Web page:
After this history lesson, you may be wondering how exactly this information helps you, and why you should eat more of cilantro, but stick with me a little longer, I am going somewhere with this. Here are a few amazing benefits of this interesting herb.

It Gets Rid of Heavy Metals

Arsenic, cadmium, aluminum, lead, and mercury can become resident in our human tissues, and this invariably tends to lead to heart disease, frequent hormonal imbalances, neurological conditions, infertility, and so much more. Scientifically, Cilantro which is also known as “Coriandrum sativum”, has been shown to bind these toxic metals together, loosening them from tissue, and facilitating their elimination from the body. One recent study found that Coriandrum sativum significantly protects against lead induced oxidative stress, while another study found that cilantro actually accelerates the removal of heavy metals from the body.


 Lowers Blood Sugar Levels

Cilantro’s leaves and stems helps to lower blood sugar levels in animal studies. Also, cilantro helps support healthy liver function, and helps to balance blood sugar. Researchers believe that the results support Coriandrum sativum (cilantro) being used in cuisine, would in fact be a remedy for diabetes. If you struggle with blood sugar levels as well as diabetes, Chop cilantro’s leaves coarsely, and the stems finely, and add to salads, salsas, and smoothies to lower your blood sugar levels and improve overall health.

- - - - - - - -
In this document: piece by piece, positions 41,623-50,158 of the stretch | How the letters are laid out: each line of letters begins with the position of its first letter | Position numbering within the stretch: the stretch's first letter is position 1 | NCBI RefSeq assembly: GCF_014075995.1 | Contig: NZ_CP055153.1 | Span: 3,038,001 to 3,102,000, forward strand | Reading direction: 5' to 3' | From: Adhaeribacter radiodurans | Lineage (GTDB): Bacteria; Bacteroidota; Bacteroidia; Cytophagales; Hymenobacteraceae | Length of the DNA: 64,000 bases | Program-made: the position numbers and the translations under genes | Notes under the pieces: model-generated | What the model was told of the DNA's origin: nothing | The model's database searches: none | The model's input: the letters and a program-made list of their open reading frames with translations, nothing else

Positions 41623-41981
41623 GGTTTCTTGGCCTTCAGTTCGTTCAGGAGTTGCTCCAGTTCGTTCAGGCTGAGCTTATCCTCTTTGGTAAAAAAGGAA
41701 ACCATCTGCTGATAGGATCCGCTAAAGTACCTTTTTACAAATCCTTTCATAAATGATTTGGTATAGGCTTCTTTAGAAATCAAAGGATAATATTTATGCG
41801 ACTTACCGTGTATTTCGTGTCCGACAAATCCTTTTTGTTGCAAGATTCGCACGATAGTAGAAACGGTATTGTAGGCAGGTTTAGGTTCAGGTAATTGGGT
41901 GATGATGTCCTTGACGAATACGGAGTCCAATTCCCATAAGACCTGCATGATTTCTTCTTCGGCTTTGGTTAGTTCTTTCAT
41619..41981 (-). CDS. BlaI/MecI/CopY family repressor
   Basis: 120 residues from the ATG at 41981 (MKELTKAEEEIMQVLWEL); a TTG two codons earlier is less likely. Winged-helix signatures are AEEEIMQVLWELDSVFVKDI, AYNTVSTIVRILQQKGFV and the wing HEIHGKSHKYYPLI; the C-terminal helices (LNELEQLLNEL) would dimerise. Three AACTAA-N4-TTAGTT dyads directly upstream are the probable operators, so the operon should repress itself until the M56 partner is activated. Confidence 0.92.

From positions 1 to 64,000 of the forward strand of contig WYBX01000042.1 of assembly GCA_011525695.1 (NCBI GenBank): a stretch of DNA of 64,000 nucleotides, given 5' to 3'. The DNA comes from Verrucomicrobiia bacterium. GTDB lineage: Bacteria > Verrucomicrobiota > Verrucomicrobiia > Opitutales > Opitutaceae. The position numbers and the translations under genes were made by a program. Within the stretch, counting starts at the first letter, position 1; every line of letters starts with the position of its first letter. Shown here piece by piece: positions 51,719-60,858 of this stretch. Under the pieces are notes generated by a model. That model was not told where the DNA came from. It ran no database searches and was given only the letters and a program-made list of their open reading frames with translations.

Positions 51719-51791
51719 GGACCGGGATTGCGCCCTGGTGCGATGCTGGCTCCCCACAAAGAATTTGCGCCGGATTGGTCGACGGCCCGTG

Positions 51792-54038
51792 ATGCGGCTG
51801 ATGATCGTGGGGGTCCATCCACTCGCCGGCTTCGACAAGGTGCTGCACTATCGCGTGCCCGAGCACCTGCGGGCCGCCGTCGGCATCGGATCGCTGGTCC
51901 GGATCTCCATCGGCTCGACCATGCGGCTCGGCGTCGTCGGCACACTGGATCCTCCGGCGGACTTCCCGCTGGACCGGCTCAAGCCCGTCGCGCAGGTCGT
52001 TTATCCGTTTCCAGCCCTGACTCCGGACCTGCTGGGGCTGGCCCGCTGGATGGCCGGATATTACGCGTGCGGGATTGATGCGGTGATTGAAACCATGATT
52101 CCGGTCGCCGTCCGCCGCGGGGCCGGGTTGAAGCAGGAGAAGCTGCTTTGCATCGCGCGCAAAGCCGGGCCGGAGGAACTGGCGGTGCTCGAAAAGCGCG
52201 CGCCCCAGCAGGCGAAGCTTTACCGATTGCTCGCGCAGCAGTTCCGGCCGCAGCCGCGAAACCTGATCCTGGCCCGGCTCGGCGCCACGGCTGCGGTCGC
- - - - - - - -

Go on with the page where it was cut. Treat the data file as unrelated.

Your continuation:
Protects Against Cardiovascular Disease

A diet rich in potassium is an important part of controlling blood pressure because it lessens the effects of sodium on the body. High blood pressure increases your risk for heart failure, heart disease, and thickening of the heart muscle. In addition to helping lower blood pressure, cilantro benefits actually helps to dissolve cholesterol build up in the arteries, protecting against atherosclerosis and heart disease.

Prevents Urinary Tract Infections

Urinary tract infections may be caused by E. coli, sexual activity, genetics, or diabetes. Cilantro’s antibacterial compounds help to keep the urinary tract healthy, and free from unhealthy bacteria in a healthy alkaline environment. In addition to cilantro, coriander seeds are helpful in relieving symptoms, if a UTI does occur.

Simply soak 1 ½ teaspoons of dried coriander seeds overnight in 2 cups of water. Strain and drink, or just add to your morning smoothie. This is effective because it will help relieve the discomfort and pain associated with the UTI, and will also help to speed your healing.

Settles Digestive Upset

Cilantro has been used throughout the world for thousands of years to settle nauseous tummies, prevent gas and bloating, relieve indigestion and heartburn, and ease stomach cramps. It aids in efficient digestion, by helping to produce digestive enzymes that aid in the breakdown of foods. In many cuisines, fresh cilantro accompanies hot and spicy dishes because of its cooling effects.